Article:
Published online by Cambridge University Press: 04 November 2019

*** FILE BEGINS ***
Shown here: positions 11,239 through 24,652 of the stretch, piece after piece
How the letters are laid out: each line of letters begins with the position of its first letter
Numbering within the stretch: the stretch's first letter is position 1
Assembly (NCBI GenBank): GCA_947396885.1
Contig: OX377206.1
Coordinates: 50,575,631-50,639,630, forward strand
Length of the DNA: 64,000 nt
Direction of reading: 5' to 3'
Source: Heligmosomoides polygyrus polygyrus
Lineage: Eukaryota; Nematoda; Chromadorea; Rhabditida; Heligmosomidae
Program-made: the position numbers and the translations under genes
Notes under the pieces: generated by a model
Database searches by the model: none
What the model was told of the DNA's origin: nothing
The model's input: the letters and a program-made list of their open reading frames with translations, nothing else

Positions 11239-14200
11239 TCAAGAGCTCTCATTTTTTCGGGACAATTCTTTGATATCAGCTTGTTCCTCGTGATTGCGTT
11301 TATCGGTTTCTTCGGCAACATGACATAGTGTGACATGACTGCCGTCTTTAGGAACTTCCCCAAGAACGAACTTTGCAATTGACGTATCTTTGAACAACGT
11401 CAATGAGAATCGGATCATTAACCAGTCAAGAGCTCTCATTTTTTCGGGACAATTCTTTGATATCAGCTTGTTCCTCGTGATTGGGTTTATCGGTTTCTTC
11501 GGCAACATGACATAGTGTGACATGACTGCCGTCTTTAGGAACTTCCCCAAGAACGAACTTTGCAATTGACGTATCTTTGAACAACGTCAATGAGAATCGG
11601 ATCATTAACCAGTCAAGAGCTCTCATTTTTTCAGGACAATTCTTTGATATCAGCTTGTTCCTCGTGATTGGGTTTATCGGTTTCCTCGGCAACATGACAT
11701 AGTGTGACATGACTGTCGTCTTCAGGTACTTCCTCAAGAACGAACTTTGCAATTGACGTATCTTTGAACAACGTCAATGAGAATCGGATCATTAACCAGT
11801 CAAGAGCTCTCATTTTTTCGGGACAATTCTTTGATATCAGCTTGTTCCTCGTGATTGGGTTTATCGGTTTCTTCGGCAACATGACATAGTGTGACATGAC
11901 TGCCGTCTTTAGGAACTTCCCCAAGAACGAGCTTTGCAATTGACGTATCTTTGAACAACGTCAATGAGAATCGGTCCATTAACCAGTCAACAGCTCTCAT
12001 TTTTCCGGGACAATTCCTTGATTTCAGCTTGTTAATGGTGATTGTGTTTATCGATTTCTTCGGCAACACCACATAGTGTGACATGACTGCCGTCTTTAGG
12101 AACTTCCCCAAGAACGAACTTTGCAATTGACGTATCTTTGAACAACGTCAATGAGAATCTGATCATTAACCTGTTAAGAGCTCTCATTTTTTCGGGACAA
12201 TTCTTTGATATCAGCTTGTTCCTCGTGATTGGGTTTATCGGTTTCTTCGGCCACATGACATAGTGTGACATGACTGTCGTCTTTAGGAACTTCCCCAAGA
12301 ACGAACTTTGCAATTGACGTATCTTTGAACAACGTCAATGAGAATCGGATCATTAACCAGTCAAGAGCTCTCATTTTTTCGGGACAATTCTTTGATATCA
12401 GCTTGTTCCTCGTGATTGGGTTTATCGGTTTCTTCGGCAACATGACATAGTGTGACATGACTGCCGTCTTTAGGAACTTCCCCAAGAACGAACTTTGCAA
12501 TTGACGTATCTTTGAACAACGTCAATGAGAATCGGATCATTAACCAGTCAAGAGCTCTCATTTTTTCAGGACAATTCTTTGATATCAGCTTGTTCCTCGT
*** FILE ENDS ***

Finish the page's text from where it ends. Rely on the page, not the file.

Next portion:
A recurrent finding in personal network research is that individual and social outcomes are influenced not just by the kind of people one knows, but also by how those people are connected to each other. Personal network structure – the way in which one’s personal contacts know and interact with each other – reflects broader trends in social organization and personal communities, and shapes patterns of social capital, support, and isolation. This article proposes a method to identify typologies of structure in large collections of personal networks. The method is applied to six datasets collected in widely different circumstances and using various survey instruments. It is then compared with another recently introduced method to extract typologies of egocentric network structure. Findings show that personal network structure can be effectively summarized using just three measures of cohesive subgroup characteristics. Structural typologies can then be identified by applying standard cluster analysis techniques to the three variables. Both methods considered in the article capture significant variation in network structures, but they also show substantial levels of disagreement and cross-classification. I discuss similarities and differences between the methods, and potential applications of the proposed typologies to substantive research on personal communities, social support, and social capital.